Control of Intracellular Membrane Traffic
A defining feature of eukaryotic cells is their compartmentalization into discrete membrane-bound cytosolic organelles. While each organelle maintains its own unique complement of macromolecules necessary for its particular function, there is a high level of communication (exchange of material) between these various intracellular compartments. This is facilitated through membrane fusion events, in many cases by vesicular transport where cargo molecules, both membrane-bound and soluble, are packaged into vesicles that bud from the donor compartment. These vesicles then dock and subsequently fuse with the appropriate target organelle, delivering their contents.
Non-disruptive transportation of molecules between these organelles and to the plasma membrane is extremely important, and each trafficking event is tightly regulated both spatially and temporally – i.e. it is imperative that each transport vesicle docks and fuses with the right target compartment at the right time. SNARE (soluble N-ethylmaleimide-sensitive fusion protein-attachment protein receptor) proteins are central to this process, facilitating fusion by formation of specific complexes between SNAREs on opposing lipid bilayers, through their highly conserved α-helical cytosolic SNARE motifs.
Regulating SNARE complex assembly provides the cell with a means to regulate membrane traffic. Understanding this process is important, as it underpins many physiological and developmental processes and is dysregulated in numerous disease states, including cancers, diabetes and neurodegenerative disorders.
As with many processes in eukaryotic cell biology, the molecular mechanisms that regulate membrane traffic are conserved through evolution from yeast to humans. We therefore use the genetically tractable model eukaryote Saccharomyces cerevisiae (Baker’s yeast) to study human diseases such as neutropenia (which we have mapped to a defect in the SNARE regulator Vps45).
This figure shows 3T3-L1 adipocytes expressing a version of GLUT4 harbouring an HA-epitope tag in its first exofacial loop treated with 100nM insulin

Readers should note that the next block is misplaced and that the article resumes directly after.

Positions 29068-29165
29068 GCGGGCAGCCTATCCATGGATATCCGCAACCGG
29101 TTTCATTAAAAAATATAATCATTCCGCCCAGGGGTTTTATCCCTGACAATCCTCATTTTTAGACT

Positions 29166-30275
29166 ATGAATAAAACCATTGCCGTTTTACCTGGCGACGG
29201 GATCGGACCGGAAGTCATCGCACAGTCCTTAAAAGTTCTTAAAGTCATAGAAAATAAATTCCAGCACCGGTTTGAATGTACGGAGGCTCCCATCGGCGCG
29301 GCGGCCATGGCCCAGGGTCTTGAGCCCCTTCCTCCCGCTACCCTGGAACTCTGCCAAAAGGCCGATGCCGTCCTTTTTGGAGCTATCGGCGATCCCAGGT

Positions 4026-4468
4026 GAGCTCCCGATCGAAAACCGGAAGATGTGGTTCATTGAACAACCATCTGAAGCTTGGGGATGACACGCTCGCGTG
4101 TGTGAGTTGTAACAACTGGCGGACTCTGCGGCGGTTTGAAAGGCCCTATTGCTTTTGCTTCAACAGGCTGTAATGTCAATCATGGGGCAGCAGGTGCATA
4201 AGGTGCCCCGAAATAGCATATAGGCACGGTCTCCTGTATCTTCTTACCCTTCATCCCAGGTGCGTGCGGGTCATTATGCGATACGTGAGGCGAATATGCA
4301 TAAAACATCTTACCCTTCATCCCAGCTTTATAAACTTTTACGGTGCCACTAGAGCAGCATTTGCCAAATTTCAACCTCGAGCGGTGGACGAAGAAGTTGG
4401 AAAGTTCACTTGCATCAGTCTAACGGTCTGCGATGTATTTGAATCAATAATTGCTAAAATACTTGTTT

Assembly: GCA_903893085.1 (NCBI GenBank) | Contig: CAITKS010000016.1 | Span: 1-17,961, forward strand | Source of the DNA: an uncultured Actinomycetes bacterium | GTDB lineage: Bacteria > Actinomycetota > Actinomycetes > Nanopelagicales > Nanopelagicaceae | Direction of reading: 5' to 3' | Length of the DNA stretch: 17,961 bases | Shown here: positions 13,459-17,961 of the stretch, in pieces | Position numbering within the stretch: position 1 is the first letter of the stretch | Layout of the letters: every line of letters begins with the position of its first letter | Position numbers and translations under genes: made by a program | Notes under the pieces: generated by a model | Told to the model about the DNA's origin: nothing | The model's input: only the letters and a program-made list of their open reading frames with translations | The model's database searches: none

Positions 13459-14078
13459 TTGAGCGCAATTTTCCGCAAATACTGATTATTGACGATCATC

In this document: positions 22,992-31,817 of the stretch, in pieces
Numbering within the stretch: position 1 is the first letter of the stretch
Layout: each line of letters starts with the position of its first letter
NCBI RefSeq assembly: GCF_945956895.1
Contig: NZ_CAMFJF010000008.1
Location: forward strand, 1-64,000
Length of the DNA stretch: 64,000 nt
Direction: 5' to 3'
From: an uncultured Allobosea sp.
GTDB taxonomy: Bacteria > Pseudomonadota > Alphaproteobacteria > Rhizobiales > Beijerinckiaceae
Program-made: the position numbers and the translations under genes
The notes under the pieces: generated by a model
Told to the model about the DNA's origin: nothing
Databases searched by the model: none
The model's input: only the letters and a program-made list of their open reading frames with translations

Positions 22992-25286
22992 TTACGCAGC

We are particularly interested in how the hormone insulin regulates membrane traffic in fat and muscle cells. This is an important goal, as defects in this system underlie Type-2 Diabetes, a debilitating disease whose incidence is increasing worldwide at an exponential rate. One of the major actions of insulin is to bring about changes in the membrane trafficking of a glucose transporter called GLUT4 that deliver it to the cell surface. We have discovered that this is achieved by altering the way in which SNARE complexes are formed. As this system is dysfunctional in individuals suffering from Type-2 Diabetes, this discovery has diagnostic and therapeutic potential.
Another exciting project in our lab involves using our knowledge of membrane traffic to enhance the secretory capacity of cells that are used to produce monoclonal antibodies for therapeutic purposes. This has the potential to greatly reduce the cost of these medicines and thus contribute to healthcare worldwide.
I am a strong proponent of research led teaching, using examples of research in my field to engage students and highlight the need for a thorough knowledge base and analytical ways of thinking.
I strive to enable students to understand the molecular mechanisms underpinning eukaryotic cell biology – throughout my lectures I discuss experimental evidence that underpins our current understanding of these processes. These lectures are, where possible, supported by lab sessions which give students hands on experience of generating, and analysing data – an important skill for any cell biologist.
I encourage students to steer tutorials to their interests (within reason!) and find that these small group sessions can lead to lively discussions. Tutorial sessions also give students the opportunity to hone their presentation skills, critically evaluate published literature and obtain feedback on written work.
Project students in my lab become part of my active research team, usually being closely aligned with work of a PhD student of postdoctoral researcher (although the student always has their own independent projects). Students will have the opportunity to learn a variety of techniques commonly used in cell biology.